How can landlords pave the way for positive tenant relationships?

POSTED: 13th August 2015
IN: Landlord helpful guides

What steps can landlords take to pave the way for smoother relationships with their tenants?

Encouraging reliable tenants to remain in the property for as long as possible is often a key goal for landlords, since filling vacancies and dealing with trouble tenants can be time-consuming and costly.  How can landlords take a proactive approach to ensure tenants remain satisfied with their service?

Starting out on the right foot

First impressions count, so making sure the property is in a good condition before tenants move in is vital. Equally, small gestures of goodwill at the beginning of the tenancy can be an effective way to gain tenants’ trust. According to research conducted by Endsleigh, more than a third of UK landlords have given their tenants a welcome gift to help them settle in, from pre-paying credit on electricity meters to providing basic household essentials like toilet rolls and tea.

From a legal perspective, it’s crucial to clearly set out rules for the property right from the start, such as how rent will be paid, upkeep standards and regulations surrounding pets, noise and smoking. Similarly, 81 per cent of landlords believe a comprehensive inventory can prevent disagreements arising in the future.

Keep in touch

82 per cent of landlords report that regular, transparent communication is the key to cultivating a healthy relationship with tenants. Endsleigh recommends setting up quarterly property visits to each property, though tenants should always be given at least 24 hours prior warning wherever possible. Frequent visits will show tenants you are willing to help if they have any concerns and can provide a good opportunity to address any unreported problems before they escalate.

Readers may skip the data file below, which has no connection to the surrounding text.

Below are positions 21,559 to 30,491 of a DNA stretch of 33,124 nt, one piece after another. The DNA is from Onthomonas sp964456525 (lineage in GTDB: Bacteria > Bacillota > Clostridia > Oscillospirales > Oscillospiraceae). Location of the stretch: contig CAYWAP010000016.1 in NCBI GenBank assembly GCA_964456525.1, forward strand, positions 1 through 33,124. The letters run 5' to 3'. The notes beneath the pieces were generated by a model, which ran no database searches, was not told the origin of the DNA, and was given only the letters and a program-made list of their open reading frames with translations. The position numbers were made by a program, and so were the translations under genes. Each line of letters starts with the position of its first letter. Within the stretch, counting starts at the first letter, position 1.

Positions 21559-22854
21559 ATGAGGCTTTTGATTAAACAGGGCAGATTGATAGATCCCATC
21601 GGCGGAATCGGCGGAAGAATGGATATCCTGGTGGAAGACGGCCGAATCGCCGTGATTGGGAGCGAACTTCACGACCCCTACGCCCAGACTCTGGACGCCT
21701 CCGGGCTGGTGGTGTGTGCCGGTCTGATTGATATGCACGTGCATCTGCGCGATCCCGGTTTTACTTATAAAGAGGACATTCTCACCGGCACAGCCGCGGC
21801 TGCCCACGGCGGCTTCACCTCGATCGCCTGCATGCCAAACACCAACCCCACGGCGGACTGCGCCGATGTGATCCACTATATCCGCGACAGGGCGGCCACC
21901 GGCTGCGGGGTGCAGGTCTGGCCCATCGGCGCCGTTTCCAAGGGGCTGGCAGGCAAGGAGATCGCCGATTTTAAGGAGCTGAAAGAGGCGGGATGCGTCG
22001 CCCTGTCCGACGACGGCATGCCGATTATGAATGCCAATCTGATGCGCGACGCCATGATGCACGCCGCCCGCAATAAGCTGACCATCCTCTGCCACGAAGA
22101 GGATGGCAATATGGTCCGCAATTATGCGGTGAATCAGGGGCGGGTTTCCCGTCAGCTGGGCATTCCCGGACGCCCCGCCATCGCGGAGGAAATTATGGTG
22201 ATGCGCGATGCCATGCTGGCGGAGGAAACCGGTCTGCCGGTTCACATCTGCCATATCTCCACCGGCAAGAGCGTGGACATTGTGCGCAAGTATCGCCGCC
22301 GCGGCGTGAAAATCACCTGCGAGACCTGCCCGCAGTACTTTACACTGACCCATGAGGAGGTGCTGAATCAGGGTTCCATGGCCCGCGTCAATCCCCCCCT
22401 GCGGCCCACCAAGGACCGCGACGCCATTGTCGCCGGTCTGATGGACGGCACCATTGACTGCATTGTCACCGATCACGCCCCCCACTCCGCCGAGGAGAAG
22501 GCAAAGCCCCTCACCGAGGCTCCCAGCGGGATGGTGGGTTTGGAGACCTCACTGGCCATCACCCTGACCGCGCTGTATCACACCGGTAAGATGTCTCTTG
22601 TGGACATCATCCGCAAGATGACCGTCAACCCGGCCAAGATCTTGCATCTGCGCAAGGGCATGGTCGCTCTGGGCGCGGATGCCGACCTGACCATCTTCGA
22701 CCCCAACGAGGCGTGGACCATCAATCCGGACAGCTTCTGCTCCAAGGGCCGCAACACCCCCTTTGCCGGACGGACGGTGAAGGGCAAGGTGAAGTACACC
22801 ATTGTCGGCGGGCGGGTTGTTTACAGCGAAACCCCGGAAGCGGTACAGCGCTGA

“Be courteous, polite, to the point and above all nice,” confirms professional landlord Chris Symons, adding, “No-one likes a nasty landlord and a nice landlord gets the best tenants.”

Symons admits that landlords must be prepared to deal with occasional problem tenants, sharing advice on how to handle the situation:

“There is always going to be one tenant who cannot be satisfied and will not respect you or the agent; rule number one is to remain calm. I always try to arrange a face to face meeting with them to discuss the problem.”

Up to scratch

In terms of the law, landlords overseeing tenancies lasting under seven years and entered into after 24 October 1961 are responsible for the various elements of the property in a timely manner. These include sanitation, water and heating supply, gas and electrical appliance, the structure of the building and interior items listed under the letting agreement.

However, landlords may wish to go beyond these basic requirements in order to reinforce relationships with dependable tenants who treat the property with respect. Regular investment in minor refurbishments, installing new fixtures and fittings or improving the energy efficiency of the property will not only boost tenant satisfaction, but may also cut repairs costs in the future.

In fact, research shows 30 per cent of landlords have performed an ‘act of kindness’ for their tenants, from helping with DIY to delaying rent payments. As a result, 70 per cent of tenants who receive this type of support stay in their property for 24 months or longer, compared to just 53 per cent for those who haven’t.

30% of tenants have received an act of kindness, such as help with DIY or a break from paying rent.

70% of tenants who have received an act of kindness stay in their property for 24 months or more, compared to just 53% who haven’t.

Handling a rent increase

Letting agent uPad conducted interviews with a number of UK landlords and found a clear divide in the way rent increases are managed. Some landlords advocate yearly, minor rent increases to avoid surprising the tenant with a large increase after several years, which could encourage them to seek an alternative arrangement. Meanwhile, some landlords were willing to sacrifice higher rental values in order to keep reliable tenants for a longer period, waiting until tenants moved on to review their property’s rental values.

Despite this difference of opinion, all agreed demonstrating that rent increases are fair can reduce the likelihood of tenants moving on. Many of those surveyed recommend setting rent at or below the local average for similar properties and providing evidence of market rates for tenants. Likewise, if rental increases are due to rising costs, such as a shift in mortgage rates or upkeep costs, conveying this fact to tenants may help them understand and accept the decision.

Landlord Gary King also advises timing refurbishments to coincide with a rental increase, stating:

“I usually offer a little sweetener to the renewal deal, such as replacing that tired old washing machine with a shiny new one; it's not a huge outlay and if you pay a bit extra for the five year warranty that's one thing you and your tenant won't have to worry about.”

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